Yesterday, USA Today published an opinion column by University of Chicago professor Jerry Coyne called “Science and religion aren’t friends.” Coyne, the author of Why Evolution Is True, opposes any attempt to reconcile, integrate, or otherwise bridge the gap between science and religion. To Coyne, religion is less than worthless:
…pretending that faith and science are equally valid ways of finding truth not only weakens our concept of truth, it also gives religion an undeserved authority that does the world no good. For it is faith’s certainty that it has a grasp on truth, combined with its inability to actually find it, that produces things such as the oppression of women and gays, opposition to stem cell research and euthanasia, attacks on science, denial of contraception for birth control and AIDS prevention, sexual repression, and of course all those wars, suicide bombings and religious persecutions. [Emphasis added.]
I’ve not read anything by Coyne except for this op-ed article, but it’s apparent that he greatly values truth – “true truth” as Francis Schaeffer would have called it. Throughout the op-ed, Coyne contrasts scientific and religious understandings of truth:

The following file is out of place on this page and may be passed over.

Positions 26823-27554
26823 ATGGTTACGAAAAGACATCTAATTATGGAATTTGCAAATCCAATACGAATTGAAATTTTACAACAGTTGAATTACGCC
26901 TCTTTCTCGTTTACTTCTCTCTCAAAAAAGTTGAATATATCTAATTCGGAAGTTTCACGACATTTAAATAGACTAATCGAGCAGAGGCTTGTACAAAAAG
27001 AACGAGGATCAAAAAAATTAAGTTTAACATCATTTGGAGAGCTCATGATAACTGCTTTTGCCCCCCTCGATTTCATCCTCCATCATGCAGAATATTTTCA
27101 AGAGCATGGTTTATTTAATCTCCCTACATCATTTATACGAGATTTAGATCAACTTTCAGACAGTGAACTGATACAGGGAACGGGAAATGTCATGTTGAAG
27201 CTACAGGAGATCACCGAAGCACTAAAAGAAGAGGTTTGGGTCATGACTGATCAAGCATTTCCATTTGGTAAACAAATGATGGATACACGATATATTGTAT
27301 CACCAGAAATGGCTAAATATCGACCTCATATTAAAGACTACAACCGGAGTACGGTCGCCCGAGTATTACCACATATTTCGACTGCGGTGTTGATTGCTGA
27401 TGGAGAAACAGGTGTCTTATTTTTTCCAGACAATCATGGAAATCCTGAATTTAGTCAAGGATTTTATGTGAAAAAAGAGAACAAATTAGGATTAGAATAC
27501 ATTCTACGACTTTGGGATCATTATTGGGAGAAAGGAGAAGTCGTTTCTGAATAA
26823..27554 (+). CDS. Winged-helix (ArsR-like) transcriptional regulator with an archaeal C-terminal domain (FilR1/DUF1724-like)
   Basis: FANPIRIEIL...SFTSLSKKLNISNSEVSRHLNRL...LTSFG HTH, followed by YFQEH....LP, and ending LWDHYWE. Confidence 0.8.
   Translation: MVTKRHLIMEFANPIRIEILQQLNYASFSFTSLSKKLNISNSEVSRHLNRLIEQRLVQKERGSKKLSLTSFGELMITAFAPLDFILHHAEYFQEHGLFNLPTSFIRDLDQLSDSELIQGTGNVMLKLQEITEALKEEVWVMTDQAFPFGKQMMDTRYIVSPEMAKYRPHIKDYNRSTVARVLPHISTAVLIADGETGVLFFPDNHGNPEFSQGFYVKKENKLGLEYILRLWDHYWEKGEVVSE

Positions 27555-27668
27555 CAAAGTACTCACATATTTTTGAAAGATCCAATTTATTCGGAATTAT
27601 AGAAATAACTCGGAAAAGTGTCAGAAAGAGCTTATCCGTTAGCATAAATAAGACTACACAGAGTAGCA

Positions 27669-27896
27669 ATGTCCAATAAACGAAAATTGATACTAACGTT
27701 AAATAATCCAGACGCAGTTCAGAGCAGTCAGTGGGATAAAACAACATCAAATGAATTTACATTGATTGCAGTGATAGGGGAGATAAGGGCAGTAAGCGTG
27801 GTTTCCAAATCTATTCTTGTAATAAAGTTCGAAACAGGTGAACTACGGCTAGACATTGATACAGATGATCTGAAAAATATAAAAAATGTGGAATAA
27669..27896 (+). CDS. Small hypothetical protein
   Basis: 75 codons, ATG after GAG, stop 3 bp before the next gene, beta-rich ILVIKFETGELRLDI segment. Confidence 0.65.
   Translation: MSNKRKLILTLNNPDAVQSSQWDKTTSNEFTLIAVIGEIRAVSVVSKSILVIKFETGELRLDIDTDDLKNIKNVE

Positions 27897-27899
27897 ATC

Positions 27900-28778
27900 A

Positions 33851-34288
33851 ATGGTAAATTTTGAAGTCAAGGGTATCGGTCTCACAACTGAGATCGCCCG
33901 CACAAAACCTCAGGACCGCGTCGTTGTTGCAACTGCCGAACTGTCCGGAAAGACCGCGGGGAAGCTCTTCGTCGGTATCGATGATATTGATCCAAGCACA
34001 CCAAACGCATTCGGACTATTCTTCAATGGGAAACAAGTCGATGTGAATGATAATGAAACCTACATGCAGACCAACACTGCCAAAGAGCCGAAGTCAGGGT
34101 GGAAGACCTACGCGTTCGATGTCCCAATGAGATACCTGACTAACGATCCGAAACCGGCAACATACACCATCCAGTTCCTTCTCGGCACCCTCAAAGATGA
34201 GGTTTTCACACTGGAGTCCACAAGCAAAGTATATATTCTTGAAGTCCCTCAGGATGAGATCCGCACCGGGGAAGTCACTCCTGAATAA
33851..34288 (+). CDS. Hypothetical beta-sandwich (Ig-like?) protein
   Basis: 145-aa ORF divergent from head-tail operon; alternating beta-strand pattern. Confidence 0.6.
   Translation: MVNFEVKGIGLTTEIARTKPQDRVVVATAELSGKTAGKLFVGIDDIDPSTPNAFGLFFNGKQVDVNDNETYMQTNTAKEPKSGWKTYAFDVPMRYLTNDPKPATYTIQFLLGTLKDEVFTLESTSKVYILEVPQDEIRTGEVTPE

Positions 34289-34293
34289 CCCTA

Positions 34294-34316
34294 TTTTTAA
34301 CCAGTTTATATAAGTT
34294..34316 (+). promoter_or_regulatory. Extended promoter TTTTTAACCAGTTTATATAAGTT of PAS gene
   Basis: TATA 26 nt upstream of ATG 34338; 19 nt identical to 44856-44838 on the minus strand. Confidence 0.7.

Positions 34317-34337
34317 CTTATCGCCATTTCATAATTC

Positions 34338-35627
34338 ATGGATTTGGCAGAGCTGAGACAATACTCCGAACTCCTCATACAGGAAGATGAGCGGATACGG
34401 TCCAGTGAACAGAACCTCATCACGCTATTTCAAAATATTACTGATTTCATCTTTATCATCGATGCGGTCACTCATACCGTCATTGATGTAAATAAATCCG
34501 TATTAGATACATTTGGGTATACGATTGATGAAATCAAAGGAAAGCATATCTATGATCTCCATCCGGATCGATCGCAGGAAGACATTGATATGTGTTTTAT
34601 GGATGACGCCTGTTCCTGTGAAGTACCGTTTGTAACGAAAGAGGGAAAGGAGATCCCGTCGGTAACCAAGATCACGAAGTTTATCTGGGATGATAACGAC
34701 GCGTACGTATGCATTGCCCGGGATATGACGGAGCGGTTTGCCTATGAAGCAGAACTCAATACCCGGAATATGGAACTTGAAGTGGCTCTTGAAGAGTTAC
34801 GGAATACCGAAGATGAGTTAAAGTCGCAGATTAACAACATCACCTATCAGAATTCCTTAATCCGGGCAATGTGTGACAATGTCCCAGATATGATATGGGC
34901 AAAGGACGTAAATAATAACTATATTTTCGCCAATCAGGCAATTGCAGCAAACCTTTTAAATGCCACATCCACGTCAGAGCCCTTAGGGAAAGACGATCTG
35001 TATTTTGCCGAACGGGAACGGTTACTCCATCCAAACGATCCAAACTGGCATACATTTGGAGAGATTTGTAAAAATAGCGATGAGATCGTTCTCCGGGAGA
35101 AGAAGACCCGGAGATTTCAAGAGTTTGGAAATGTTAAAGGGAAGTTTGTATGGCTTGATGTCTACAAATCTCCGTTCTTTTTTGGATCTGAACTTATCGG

Science operates by using evidence and reason. Doubt is prized, authority rejected. No finding is deemed “true” â€” a notion that’s always provisional â€” unless it’s repeated and verified by others. We scientists are always asking ourselves, “How can I find out whether I’m wrong?” I can think of dozens of potential observations, for instance â€” one is a billion-year-old ape fossil â€” that would convince me that evolution didn’t happen.
[Several paragraphs later]
And this leads to the biggest problem with religious “truth”: There’s no way of knowing whether it’s true. I’ve never met a Christian, for instance, who has been able to tell me what observations about the universe would make him abandon his beliefs in God and Jesus. (I would have thought that the Holocaust could do it, but apparently not.) There is no horror, no amount of evil in the world, that a true believer can’t rationalize as consistent with a loving God. It’s the ultimate way of fooling yourself. But how can you be sure you’re right if you can’t tell whether you’re wrong? [Emphases added.]
I won’t address the question of whether Coyne’s description of how science works is accurate â€” except to suggest that it might not be. Instead, I want to address this common claim that, because religious claims are not falsifiable, they are therefore meaningless.
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